City Desk

District Line Daily: Judge Not

A morning roundup of news, opinion, and links from Washington City Paper and around the District. Send tips and ideas to citydesk@washingtoncitypaper.com.

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Our latest cover story looks at why D.C. let a disbarred lawyer serve as a workers' comp judge, enabling him to issue hundreds of decisions through the Department of Employment Services that now could be overturned.

LEADING THE MORNING NEWS:

  • Metro Transit Police mistakenly handcuffed and questioned a Dunbar High School teacher in front of her students on their way back from a field trip at the Holocaust Museum. [News4]
  • It turns out there's no way to win a snowstorm. Mayor Vince Gray's effective response to the snow emergency hasn’t earned him positive editorials or praise on the campaign trail; snow removal, it seems, is just something voters expect. [Loose Lips]
  • The Corcoran Gallery of Art and College of Art + Design announced Wednesday a plan in which it would be absorbed by the National Gallery of Art and George Washington University. [Arts Desk]
  • Mayor Vince Gray will ask the D.C. Council for emergency power to change the right-to-shelter law in order to stop the flow of the record number of homeless families into taxpayer funded shelters this winter. [Post]

RECENT CITY PAPER STORIES TO HELP YOU MAKE SENSE OF YOUR DAY:

Sign of the Times: An increasing number of H Street NE bars and restaurants are working to cater to the deaf and hard of hearing community, many of whom are students or staff at nearby Gallaudet University.

Debate This: The best mayoral debates of the season are back: Join Washington City Paper for some legendary debates with the candidates in March at the Black Cat.

Deported? Local mixologist JP Caceres could be deported to his native Bolivia Friday.

LOOSE LIPS LINKS, by Will Sommer. (tips? wsommer@washingtoncitypaper.com)

  • Former Google exec Harry Wingo will replace Barbara Lang as head of the D.C. Chamber of Commerce. [WBJ]
  • Andy Shallal's education white paper blames standardized testing focus for "war on teachers."
  • Mayoral hopefuls warn ministers about "war on churches," promise more parking. [LL, Post]
  • Post ed board cautiously backs "ban the box" bill to help ex-offenders get jobs. [Post]
  • Vince Gray campaign trashes Post for article headline, calling Jack Evans "pallid." [LL]
  • Tommy Wells picks up former Gray staffer. [LL]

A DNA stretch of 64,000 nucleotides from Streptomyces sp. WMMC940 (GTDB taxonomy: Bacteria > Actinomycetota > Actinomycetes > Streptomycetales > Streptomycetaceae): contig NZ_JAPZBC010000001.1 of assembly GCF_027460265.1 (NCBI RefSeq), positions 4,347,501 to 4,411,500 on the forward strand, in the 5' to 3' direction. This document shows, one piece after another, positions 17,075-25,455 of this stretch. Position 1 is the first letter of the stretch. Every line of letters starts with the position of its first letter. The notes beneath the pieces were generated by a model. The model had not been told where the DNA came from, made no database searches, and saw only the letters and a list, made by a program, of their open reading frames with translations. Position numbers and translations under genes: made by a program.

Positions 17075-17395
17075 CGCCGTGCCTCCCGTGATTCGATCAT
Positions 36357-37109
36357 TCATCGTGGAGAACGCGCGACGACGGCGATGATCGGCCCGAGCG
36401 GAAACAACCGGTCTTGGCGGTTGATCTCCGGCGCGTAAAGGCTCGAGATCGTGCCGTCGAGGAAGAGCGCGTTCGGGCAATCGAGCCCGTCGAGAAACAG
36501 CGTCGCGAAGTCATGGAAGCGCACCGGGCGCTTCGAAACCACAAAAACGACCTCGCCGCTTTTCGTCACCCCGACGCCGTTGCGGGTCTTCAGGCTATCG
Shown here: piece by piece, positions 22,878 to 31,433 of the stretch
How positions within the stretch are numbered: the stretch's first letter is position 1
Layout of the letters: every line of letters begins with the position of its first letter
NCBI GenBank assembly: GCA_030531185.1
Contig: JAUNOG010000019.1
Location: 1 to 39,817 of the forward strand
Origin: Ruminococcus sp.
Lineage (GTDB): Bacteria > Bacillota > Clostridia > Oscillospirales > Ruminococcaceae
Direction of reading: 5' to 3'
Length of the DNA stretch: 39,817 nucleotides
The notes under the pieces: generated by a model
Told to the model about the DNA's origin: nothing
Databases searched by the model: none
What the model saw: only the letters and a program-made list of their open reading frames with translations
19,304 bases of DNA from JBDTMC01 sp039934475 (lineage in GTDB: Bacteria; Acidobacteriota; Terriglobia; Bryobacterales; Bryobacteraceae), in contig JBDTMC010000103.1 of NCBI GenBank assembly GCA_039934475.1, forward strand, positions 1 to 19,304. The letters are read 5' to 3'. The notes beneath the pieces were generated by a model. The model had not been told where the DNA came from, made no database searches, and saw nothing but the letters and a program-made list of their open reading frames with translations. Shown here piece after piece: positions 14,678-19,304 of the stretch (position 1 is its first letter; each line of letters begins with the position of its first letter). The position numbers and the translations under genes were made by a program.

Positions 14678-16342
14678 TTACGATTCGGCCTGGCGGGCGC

• Activist Ron Moten and friends want a go-go voting bloc in April. [LL]
  • Gray and Evans head to New York to see bond rating agencies. [WJLA]
  • Office of Tax and Revenue closes chic restaurant over tax bill. [WBJ]

HOUSING COMPLEX, by Aaron Wiener. (tips awiener@washingtoncitypaper.com)

  • DC Water's reluctance to move throws a wrench in Capitol Riverfront cinema plans. [WBJ]
  • Huge brawl leads to increased police presence at Anacostia High School. [WJLA]
  • Streetcar route begins to take shape between Columbia Heights and Takoma. [GGW]
  • Google Fiber could come to 34 new cities; D.C. isn't among them. [The Verge]
  • A 130-apartment building is coming to Adams Morgan. [WBJ]
  • Thought D.C.'s rents were high? Try Williston, N.D. [Atlantic Cities]
  • Grocery delivery service expands to wards 7 and 8 after criticism. [DCist]
  • The East End of downtown has America's second-highest office rents. [WBJ]
  • Today on the market: 400-square-foot Columbia Heights condo—$249,900

ARTS LINKS, by Ally Schweitzer. (tips? aschweitzer@washingtoncitypaper.com)

  • It has come to this: The Corcoran to be dismantled, split up between National Gallery of Art and George Washington University. [Arts Desk, Post, New York Times]
  • A timeline of the Corcoran's woes [Post]
  • Tyler Green analyzes the Corc meltdown, saying it's been in the tea leaves since 2008. (Though some would argue it's been longer than that.) [Modern Art Notes]
  • A summary of the big theater summit/Q-and-A Peter Marks led at Arena Stage Monday night [D.C. Theatre Scene]
  • On The Daily Show, Kevin Spacey calls Congress "performance art." [Post]
  • Phil Kennicott and the Hirshhorn's Kerry Brougher talk vandalism and art. [Post]
  • Gehry's Eisenhower memorial, slapped down yet again. [Washingtonian]
  • Robin Wright has it on good authority that D.C. reporters have sex with their sources. [Post]
  • D.C. unveils its latest crop of public artists. [DCist]
  • More details on the Barnes & Noble coming to Brookland [WBJ]

FOOD LINKS, by Jessica Sidman. (tips? jsidman@washingtoncitypaper.com)

  • Buy a whole or half pig and learn how to butcher it at Three Little Pigs. [PoPville]
  • Why are craft cocktails so pricey? [Food & Wine]
  • Fabio Trabocchi opens Fiola Mare on the Georgetown waterfront Friday. [Post]
  • Where to eat when you hit the slopes [Eater]
  • Four Mexican soups to try around D.C. [Zagat]
  • Trummer's on Main resurrects pop-up burger bar. [NoVa Mag]

 

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